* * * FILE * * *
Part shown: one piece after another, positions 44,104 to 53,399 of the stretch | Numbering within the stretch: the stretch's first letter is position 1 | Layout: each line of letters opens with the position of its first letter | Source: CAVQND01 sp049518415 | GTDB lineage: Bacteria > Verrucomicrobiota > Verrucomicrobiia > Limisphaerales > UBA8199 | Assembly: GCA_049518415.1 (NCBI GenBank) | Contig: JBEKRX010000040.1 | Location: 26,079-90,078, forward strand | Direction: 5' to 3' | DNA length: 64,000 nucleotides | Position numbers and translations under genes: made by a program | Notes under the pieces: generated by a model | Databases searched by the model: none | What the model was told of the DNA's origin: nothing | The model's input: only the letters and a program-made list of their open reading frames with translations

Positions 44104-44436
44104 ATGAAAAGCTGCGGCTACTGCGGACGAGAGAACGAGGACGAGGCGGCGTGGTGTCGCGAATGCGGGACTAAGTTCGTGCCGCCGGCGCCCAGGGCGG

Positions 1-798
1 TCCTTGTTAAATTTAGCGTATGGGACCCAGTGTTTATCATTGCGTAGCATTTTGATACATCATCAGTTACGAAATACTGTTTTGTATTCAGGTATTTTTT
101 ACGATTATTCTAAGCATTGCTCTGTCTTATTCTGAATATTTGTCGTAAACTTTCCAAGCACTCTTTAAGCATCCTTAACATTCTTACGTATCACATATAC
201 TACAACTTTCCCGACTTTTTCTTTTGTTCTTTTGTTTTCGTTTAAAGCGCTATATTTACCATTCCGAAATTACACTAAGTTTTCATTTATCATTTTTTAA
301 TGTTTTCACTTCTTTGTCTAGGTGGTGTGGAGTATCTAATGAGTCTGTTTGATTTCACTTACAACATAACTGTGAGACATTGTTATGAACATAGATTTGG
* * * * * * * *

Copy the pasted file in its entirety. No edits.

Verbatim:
Part shown: one piece after another, positions 44,104 to 53,399 of the stretch | Numbering within the stretch: the stretch's first letter is position 1 | Layout: each line of letters opens with the position of its first letter | Source: CAVQND01 sp049518415 | GTDB lineage: Bacteria > Verrucomicrobiota > Verrucomicrobiia > Limisphaerales > UBA8199 | Assembly: GCA_049518415.1 (NCBI GenBank) | Contig: JBEKRX010000040.1 | Location: 26,079-90,078, forward strand | Direction: 5' to 3' | DNA length: 64,000 nucleotides | Position numbers and translations under genes: made by a program | Notes under the pieces: generated by a model | Databases searched by the model: none | What the model was told of the DNA's origin: nothing | The model's input: only the letters and a program-made list of their open reading frames with translations

Positions 44104-44436
44104 ATGAAAAGCTGCGGCTACTGCGGACGAGAGAACGAGGACGAGGCGGCGTGGTGTCGCGAATGCGGGACTAAGTTCGTGCCGCCGGCGCCCAGGGCGG

Positions 1-798
1 TCCTTGTTAAATTTAGCGTATGGGACCCAGTGTTTATCATTGCGTAGCATTTTGATACATCATCAGTTACGAAATACTGTTTTGTATTCAGGTATTTTTT
101 ACGATTATTCTAAGCATTGCTCTGTCTTATTCTGAATATTTGTCGTAAACTTTCCAAGCACTCTTTAAGCATCCTTAACATTCTTACGTATCACATATAC
201 TACAACTTTCCCGACTTTTTCTTTTGTTCTTTTGTTTTCGTTTAAAGCGCTATATTTACCATTCCGAAATTACACTAAGTTTTCATTTATCATTTTTTAA
301 TGTTTTCACTTCTTTGTCTAGGTGGTGTGGAGTATCTAATGAGTCTGTTTGATTTCACTTACAACATAACTGTGAGACATTGTTATGAACATAGATTTGG